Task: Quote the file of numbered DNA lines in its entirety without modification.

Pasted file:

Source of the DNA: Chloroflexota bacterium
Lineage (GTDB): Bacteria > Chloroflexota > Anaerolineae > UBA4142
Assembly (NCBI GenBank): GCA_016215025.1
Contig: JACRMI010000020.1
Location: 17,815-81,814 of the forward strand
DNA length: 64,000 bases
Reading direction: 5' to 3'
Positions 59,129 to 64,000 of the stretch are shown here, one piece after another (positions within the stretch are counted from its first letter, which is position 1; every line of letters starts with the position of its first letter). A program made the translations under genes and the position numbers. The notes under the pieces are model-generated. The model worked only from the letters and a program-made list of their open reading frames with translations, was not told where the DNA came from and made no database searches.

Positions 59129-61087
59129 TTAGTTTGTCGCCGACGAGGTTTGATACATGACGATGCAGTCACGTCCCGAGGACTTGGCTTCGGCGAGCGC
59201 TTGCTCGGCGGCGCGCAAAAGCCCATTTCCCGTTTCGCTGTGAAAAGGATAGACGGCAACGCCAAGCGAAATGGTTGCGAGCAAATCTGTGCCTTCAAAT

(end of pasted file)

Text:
Source of the DNA: Chloroflexota bacterium
Lineage (GTDB): Bacteria > Chloroflexota > Anaerolineae > UBA4142
Assembly (NCBI GenBank): GCA_016215025.1
Contig: JACRMI010000020.1
Location: 17,815-81,814 of the forward strand
DNA length: 64,000 bases
Reading direction: 5' to 3'
Positions 59,129 to 64,000 of the stretch are shown here, one piece after another (positions within the stretch are counted from its first letter, which is position 1; every line of letters starts with the position of its first letter). A program made the translations under genes and the position numbers. The notes under the pieces are model-generated. The model worked only from the letters and a program-made list of their open reading frames with translations, was not told where the DNA came from and made no database searches.

Positions 59129-61087
59129 TTAGTTTGTCGCCGACGAGGTTTGATACATGACGATGCAGTCACGTCCCGAGGACTTGGCTTCGGCGAGCGC
59201 TTGCTCGGCGGCGCGCAAAAGCCCATTTCCCGTTTCGCTGTGAAAAGGATAGACGGCAACGCCAAGCGAAATGGTTGCGAGCAAATCTGTGCCTTCAAAT